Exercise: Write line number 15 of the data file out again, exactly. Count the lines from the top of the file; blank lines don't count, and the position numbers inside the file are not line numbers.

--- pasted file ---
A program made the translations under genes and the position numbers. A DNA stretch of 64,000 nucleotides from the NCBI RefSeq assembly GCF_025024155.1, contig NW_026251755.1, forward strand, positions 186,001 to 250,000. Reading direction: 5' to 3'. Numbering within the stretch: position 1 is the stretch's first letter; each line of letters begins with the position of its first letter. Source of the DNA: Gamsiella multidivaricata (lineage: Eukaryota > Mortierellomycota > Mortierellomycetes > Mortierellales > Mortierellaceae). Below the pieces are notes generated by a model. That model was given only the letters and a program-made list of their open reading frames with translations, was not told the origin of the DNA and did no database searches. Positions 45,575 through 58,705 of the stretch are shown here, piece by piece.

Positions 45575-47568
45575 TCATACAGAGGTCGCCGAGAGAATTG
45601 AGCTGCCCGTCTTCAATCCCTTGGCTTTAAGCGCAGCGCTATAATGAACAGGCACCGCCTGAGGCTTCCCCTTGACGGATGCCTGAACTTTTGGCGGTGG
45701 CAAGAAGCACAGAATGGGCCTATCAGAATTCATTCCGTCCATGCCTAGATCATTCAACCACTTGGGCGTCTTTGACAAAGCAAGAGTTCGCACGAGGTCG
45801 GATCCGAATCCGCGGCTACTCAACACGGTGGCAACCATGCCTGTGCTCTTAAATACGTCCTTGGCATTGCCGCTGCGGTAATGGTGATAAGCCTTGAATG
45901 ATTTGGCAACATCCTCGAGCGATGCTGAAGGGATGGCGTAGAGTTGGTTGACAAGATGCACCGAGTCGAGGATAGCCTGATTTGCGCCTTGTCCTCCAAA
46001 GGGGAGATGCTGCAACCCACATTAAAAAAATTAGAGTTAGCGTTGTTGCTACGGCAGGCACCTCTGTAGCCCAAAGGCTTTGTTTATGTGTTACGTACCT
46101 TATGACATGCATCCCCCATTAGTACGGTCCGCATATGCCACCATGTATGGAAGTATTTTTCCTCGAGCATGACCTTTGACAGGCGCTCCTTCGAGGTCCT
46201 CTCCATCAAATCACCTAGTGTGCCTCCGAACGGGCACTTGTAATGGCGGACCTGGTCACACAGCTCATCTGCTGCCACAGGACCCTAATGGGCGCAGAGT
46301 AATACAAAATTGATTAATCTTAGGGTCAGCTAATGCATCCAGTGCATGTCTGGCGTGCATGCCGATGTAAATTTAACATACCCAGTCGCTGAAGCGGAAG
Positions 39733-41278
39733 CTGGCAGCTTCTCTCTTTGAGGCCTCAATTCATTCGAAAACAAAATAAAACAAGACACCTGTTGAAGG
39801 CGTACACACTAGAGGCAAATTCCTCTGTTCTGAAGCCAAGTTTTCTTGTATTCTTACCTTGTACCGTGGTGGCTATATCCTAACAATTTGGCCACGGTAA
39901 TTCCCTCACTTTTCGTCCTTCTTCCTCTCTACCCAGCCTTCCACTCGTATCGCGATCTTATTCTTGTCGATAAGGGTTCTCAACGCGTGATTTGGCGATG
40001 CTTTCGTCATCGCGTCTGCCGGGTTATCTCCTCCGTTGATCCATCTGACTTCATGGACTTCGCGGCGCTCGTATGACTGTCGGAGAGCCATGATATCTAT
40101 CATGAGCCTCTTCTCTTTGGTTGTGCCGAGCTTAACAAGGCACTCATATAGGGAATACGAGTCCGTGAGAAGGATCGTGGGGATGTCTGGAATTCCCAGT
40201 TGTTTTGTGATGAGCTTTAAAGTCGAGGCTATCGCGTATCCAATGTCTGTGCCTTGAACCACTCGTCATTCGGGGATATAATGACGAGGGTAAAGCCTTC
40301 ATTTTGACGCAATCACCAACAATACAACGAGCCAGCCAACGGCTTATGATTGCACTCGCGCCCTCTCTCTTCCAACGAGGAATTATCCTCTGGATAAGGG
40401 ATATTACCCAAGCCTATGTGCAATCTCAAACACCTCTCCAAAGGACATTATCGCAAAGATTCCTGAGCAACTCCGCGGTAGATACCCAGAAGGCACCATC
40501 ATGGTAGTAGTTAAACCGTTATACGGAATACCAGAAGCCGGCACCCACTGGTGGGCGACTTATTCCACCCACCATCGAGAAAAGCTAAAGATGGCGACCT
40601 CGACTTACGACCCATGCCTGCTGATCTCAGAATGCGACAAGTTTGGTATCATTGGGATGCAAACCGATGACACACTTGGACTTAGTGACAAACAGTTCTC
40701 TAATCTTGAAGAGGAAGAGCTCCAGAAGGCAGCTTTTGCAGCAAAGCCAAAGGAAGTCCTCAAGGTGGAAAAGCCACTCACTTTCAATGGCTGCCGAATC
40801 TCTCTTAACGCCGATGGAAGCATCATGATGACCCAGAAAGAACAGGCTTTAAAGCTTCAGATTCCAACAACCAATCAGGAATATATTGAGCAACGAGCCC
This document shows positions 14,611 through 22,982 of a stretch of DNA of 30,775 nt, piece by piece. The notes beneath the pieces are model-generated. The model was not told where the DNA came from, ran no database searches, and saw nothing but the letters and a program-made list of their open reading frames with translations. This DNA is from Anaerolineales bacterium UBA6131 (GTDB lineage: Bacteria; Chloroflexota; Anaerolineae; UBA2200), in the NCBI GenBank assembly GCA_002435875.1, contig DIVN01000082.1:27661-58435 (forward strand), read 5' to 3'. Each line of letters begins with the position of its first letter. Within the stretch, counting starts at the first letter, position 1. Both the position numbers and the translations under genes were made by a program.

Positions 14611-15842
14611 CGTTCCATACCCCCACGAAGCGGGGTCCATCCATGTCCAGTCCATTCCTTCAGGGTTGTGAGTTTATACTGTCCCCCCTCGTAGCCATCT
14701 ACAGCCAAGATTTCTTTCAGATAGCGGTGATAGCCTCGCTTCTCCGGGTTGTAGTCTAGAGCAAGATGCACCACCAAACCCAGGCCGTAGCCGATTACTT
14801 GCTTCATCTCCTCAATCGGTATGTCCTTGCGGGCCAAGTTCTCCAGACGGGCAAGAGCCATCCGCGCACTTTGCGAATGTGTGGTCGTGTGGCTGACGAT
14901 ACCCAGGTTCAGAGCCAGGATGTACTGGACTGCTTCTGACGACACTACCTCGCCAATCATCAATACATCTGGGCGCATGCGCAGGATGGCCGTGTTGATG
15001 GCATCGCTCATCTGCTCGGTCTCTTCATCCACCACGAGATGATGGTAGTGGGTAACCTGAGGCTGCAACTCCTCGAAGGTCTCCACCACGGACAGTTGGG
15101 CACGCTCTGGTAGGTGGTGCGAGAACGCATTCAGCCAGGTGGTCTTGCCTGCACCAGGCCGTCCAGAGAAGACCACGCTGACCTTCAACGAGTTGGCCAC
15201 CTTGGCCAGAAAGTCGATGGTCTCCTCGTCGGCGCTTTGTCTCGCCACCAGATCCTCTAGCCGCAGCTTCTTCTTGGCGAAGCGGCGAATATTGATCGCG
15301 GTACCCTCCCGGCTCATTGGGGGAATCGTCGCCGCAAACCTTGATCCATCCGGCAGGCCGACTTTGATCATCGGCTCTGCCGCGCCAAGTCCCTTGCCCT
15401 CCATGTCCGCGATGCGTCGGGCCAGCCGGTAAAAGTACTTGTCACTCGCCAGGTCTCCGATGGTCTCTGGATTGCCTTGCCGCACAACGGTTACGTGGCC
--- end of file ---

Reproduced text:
39901 TTCCCTCACTTTTCGTCCTTCTTCCTCTCTACCCAGCCTTCCACTCGTATCGCGATCTTATTCTTGTCGATAAGGGTTCTCAACGCGTGATTTGGCGATG